I Have a Dream Foundation

Provides at risk youth the education and enrichment to make it to and through college and find jobs

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2 Submitted Ideas

  • LEARN ·2016 Grants Challenge

    At Risk Youth Get Jobs in Local Communities

    To end intergenerational poverty, we train our high schools students how to secure a job abd how to be successful in that job. We partner with businesses and we pay for the students an internshipship

  • 2013 Grants Challenge

    From Dream to Reality: IHADLA Will Help to Stop The Cycle of Poverty in Los Angeles 2050

    IHADLA sponsors entire grade levels of children from under-performing schools in low-income, crime-ridden areas of our city and provides them with the most long-term, comprehensive program of its kind in Los Angeles. Regardless of disability, all children are welcomed. The prime component of our program is academic achievement. For ten years, from third to twelfth grade, in both after-school and summer programs, our “Dreamers” receive math and language arts instruction that not only better prepares them for California Standardized Testing, but also assures that they have the academic foundation required to perform at an accredited four-year university. Parents/guardians are also provided with workshops on strategies that best prepare their child for academic success.

    To accompany academic instruction, IHADLA provides college and career preparedness programming, including college site visits, SAT Prep workshops, and monthly lectures by professionals from a wide variety of careers. IHADLA also provides a variety of cultural enrichment opportunities which include engaging, informative field trips, arts and music courses and community service. Our objective is to expose Dreamers to enriching experiences outside of their neighborhoods that will reinforce their desire to achieve.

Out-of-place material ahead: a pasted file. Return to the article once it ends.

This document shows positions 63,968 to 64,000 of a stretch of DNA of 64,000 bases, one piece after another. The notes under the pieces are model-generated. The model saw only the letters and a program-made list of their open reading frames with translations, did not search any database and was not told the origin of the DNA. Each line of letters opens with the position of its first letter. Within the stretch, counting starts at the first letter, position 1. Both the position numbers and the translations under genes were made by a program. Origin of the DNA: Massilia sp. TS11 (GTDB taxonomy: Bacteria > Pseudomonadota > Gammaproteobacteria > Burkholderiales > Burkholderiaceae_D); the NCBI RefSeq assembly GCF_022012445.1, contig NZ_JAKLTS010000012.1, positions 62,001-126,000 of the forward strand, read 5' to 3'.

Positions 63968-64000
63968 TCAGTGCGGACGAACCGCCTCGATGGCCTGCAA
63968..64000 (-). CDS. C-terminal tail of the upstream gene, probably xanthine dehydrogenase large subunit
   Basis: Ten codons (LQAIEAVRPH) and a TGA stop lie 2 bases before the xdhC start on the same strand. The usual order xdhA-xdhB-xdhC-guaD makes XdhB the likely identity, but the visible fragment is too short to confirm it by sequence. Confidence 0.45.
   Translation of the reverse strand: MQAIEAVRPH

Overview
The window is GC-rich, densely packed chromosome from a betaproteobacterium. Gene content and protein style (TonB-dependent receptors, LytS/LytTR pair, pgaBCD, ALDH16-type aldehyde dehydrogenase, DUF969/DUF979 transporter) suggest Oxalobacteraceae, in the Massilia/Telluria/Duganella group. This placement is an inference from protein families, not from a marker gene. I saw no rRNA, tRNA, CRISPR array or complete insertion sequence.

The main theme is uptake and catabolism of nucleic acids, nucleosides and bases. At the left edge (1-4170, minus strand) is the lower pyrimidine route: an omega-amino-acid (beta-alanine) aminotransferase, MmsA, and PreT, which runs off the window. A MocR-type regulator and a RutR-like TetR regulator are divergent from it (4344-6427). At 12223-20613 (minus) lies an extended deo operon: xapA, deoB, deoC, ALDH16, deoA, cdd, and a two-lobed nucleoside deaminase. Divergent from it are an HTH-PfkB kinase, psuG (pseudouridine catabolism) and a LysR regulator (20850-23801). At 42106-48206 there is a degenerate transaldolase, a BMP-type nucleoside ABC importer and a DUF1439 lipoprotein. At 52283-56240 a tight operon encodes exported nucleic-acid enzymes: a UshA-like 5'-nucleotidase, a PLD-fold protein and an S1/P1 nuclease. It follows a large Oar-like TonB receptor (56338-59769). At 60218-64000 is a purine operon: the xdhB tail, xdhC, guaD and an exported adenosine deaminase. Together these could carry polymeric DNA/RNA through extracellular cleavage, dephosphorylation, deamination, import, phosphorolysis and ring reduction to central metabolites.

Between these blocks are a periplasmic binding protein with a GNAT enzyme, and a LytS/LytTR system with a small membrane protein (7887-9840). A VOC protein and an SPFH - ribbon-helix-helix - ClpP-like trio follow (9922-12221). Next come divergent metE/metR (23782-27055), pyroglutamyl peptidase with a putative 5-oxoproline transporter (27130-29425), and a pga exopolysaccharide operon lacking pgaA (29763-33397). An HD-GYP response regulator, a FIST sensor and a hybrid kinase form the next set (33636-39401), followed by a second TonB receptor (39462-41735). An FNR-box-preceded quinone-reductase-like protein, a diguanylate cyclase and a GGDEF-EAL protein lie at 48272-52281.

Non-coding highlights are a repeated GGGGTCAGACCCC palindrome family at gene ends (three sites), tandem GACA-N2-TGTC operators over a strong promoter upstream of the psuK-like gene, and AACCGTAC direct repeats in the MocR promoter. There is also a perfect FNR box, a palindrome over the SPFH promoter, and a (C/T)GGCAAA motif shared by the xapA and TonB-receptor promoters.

IHADLA is known as a “whole life” program because academic help, while crucial to success, does not guarantee the solid foundation needed to withstand negative external influences. Therefore, IHADLA partners with mental health providers to provide both group and individual counseling to any Dreamer that requires it. Dreamers also have mentors and tutors who act as positive adult role models and provide critical one-on-one time that most do not receive at home. Sex education is also an important part of our programming, as teen pregnancy remains a pervasive problem in the communities we serve. During their high school years, Dreamers participate in the “Baby, Think It Over” program, in which they are given life-like infant dolls that require round the clock attention, coupled with sex education materials provided by Planned Parenthood. As our students are with IHADLA for over ten years with the same staff, they consider IHADLA “like family”, and are open with them about the trials in their life and relationships. These factors combined have kept teen births in the program incredibly low throughout our 25 year history.

    Upon high school graduation, each Dreamer receives a college scholarship to the accredited university or trade school of their choice. IHADLA represents the most comprehensive, long-term program available for low-income children in Los Angeles County.

    IHADLA currently serves 297 students in four active program sites, which were chosen across Los Angeles to ensure that we are creating the most widespread impact possible. The numbers of children and adults positively affected by IHADLA is far greater than just the number of Dreamers, for our programs not only impact the students themselves, but their parents, siblings, peers and community members.

    The following statistics encapsulate the need of our newest class of Dreamers at 99th Street Elementary School in Watts. The data exemplifies the types of needs of our other current program sites in Inglewood and Boyle Heights have as well:

    •43% English Learner population.

    •97% percent are from severely economically disadvantaged homes, including many that live in government-subsidized housing (projects). The 99th Street Elementary school in Watts is a Title 1 school.

    •41% of the parents of Dreamers have not attained their GED; almost none have attended a single day of college.

    •A significant portion of these students are under the jurisdiction of the dependency court system in Los Angeles, meaning they are in a foster care, a group home, or live with a non-parental guardian.

    •Within the past six months, 263 violent crimes have been committed in the Watts community, an area of only two square miles. Gang activity is on high, and many of the parents in our programs are members themselves.

    IHADLA is unique, not only in its comprehensive nature and duration, but also due to its contract with each school district, giving IHADLA the ability to act as a powerful liaison between school district officials and parents, teachers, and school administrators alike.